November 4, 2008 11:17 pm at 11:17 pm |
  13. Rick

    God Bless America!

    November 4, 2008 11:17 pm at 11:17 pm |
  14. Crash

    Barack Obama has the political experience equivalant to a school board member. And promises change? Change for the worse. I think smooth talking and lying won it for the Democrats, but I also think a racism towards white people played an effect. Now we can dig ourselves into a bigger and deeper hole.

    November 4, 2008 11:19 pm at 11:19 pm |
  15. Bennie M

    Let it be said that we, not only as Americans, but as members of the human race have crossed over the line that once divided the great nation of America. America holds a gravitational influence on mankind and if one should right an epitaph of this moment in time, this historic election, let it be written:

    Here was where America, a nation of power, a nation of hope brought back true light to the world in a new millennium, facing new challenges, not out of fear, and not only winning by power alone but by the fuel that has brought man from the dark, Hope. Hope and Live long America keep up the good fight and always hold up the light so that we the rest of humanity may always know that there is someone guiding us to that promised land that all mankind despite affiliation wish for.

    November 4, 2008 11:20 pm at 11:20 pm |
  16. just me;


    November 4, 2008 11:21 pm at 11:21 pm |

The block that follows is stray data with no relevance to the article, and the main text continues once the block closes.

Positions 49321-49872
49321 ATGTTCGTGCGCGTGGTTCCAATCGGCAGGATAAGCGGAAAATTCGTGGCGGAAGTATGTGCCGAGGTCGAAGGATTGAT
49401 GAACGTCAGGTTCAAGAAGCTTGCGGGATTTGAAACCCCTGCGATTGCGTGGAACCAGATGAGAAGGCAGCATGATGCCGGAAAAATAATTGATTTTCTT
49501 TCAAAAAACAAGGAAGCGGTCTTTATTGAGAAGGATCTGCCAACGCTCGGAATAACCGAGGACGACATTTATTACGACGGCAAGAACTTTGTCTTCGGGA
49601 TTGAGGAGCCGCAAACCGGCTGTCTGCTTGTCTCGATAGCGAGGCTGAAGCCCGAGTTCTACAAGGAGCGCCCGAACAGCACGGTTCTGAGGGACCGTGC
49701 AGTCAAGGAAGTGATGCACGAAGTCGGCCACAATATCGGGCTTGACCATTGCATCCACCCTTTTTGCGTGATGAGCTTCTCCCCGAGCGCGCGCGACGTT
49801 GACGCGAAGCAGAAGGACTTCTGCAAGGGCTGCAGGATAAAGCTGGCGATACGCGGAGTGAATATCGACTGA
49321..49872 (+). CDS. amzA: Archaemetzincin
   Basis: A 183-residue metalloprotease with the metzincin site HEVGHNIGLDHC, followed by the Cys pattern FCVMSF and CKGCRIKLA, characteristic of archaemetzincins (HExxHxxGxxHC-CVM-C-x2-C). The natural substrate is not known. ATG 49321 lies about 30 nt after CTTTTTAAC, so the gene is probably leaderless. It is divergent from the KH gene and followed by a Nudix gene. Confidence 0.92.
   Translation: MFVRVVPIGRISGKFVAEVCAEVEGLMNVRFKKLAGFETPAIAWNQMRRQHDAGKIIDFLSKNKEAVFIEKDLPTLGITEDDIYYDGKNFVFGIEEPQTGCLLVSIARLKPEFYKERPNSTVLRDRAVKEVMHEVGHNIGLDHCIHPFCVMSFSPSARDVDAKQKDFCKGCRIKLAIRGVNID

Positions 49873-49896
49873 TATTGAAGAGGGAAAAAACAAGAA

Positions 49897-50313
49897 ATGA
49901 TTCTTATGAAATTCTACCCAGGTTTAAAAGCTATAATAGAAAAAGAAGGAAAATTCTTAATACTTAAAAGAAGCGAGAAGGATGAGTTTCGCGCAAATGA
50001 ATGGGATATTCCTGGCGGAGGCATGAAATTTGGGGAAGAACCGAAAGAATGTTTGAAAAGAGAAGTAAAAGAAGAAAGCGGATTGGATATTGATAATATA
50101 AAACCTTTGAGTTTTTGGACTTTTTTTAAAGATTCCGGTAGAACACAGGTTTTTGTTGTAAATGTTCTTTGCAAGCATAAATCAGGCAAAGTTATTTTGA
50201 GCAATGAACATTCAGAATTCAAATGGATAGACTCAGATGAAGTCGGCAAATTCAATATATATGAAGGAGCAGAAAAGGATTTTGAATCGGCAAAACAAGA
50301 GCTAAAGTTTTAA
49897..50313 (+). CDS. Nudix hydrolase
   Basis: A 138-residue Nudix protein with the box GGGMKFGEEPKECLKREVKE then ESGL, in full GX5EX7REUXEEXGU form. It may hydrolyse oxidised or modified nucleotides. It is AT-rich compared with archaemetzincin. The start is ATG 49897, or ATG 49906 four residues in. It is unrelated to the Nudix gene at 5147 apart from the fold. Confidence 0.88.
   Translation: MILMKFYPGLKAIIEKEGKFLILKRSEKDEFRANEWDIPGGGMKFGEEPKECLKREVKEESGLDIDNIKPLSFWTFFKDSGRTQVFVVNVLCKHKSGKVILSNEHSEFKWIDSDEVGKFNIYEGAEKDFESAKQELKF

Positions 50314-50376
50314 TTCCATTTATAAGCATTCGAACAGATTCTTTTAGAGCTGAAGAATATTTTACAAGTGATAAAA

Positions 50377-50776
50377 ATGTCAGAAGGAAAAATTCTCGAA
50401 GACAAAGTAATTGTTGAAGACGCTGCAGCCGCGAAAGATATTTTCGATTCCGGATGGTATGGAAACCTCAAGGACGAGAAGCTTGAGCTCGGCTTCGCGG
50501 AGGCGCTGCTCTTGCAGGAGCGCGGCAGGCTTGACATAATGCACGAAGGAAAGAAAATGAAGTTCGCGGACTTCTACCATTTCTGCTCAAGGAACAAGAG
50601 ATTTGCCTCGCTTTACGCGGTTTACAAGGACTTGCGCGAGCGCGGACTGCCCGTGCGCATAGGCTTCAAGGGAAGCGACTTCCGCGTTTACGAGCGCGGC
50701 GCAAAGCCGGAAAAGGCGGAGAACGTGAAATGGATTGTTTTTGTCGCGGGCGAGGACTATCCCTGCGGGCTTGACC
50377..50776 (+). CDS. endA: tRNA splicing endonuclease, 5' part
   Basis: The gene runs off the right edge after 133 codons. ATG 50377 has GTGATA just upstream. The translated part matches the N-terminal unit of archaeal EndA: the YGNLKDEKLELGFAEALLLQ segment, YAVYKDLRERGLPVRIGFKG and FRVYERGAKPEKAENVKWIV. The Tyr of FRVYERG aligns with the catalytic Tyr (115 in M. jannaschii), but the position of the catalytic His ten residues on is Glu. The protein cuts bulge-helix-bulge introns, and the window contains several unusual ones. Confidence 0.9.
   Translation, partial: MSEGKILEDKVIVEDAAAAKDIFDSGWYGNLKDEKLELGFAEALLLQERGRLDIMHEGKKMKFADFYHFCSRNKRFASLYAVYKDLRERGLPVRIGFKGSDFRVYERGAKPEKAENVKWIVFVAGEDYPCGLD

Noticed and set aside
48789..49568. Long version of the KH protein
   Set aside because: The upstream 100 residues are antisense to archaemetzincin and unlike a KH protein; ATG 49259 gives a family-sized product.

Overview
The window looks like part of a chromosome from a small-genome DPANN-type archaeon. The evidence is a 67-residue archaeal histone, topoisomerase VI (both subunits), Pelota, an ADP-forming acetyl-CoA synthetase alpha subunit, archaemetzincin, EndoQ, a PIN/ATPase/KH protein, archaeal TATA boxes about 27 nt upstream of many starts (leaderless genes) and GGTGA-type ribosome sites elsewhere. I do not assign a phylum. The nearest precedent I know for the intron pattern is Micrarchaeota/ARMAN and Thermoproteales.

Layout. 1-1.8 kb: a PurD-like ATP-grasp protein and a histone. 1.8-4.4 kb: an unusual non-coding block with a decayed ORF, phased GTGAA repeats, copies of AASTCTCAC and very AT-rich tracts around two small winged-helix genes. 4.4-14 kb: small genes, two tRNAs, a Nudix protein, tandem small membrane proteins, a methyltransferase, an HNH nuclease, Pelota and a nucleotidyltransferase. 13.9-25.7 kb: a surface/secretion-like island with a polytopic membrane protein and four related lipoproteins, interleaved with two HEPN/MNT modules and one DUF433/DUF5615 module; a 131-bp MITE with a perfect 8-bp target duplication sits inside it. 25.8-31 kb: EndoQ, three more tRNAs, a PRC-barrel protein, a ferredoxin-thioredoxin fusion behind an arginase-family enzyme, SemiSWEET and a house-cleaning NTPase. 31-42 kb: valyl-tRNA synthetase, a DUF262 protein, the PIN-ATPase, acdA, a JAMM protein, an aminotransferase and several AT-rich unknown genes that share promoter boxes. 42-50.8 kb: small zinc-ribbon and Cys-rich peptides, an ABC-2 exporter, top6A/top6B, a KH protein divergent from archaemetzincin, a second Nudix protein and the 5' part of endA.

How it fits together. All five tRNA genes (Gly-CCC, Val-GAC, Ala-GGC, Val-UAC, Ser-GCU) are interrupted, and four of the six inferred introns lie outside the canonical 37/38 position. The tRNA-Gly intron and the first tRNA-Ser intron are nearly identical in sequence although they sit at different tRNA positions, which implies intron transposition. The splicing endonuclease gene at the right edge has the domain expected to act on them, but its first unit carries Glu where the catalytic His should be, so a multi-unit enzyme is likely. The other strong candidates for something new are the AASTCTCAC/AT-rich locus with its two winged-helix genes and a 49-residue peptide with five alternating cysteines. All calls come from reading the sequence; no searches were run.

17. peter

    Welcome to the United States of socialism... Absolutely discusting where headed for 4 years of more damage then we could ever imagine.. the past 8 years will look like paradise when he is done with us...

    November 4, 2008 11:25 pm at 11:25 pm |
  18. Mike

    Anyone who thinks that liberals respect the constitution and uphold it is only deceiving themselves. Liberals appoint activist judges who legislate their personal agendas from the bench in violation of their sworn oaths. Liberals distort history and the whole basis of this Republic. Liberals take positions on issues which are mutually exclusive and make no logical or rational sense together and call themselves the educated elite. Was everything GWB did right. No. But in 7 years, we have not been attacked and have been safe. If Mr. Obama and the Democratic Congress try to push through extreme liberal agendas and dont govern from the center, they will experience the same thing they did in 1994 and the Republicans did this year. The country wants a moderate, centrist government, not either extreme. Only time will tell if the liberals are smart enough to figure this out or are so drunk on their success, that they forget the lessons of the last 16 years.

    November 4, 2008 11:27 pm at 11:27 pm |
  19. Texas Trail Kitty

    Finally, morning in America again. Yes we did!

    November 4, 2008 11:28 pm at 11:28 pm |
  20. berkshire brian

    Let the joyous news be spread, the wicked old witch at last is dead!

    November 4, 2008 11:43 pm at 11:43 pm |
  21. larry

    I wouldn't be to worried or hopeful about a the filibuster-proof Senate majority of 60 seats. This is the Democratic party after all! ( I am a democratic). We are not the get in line, lock-step, party the Republicans have been in the last few years. We are more diverse, feisty, and independent ( generally) as party and it will be hard to get everyone on board.
    I do hope that with this election we can stop the payback politics of the last and that everyone in congress can work together on the serious problems we face as a nation.

    November 4, 2008 11:47 pm at 11:47 pm |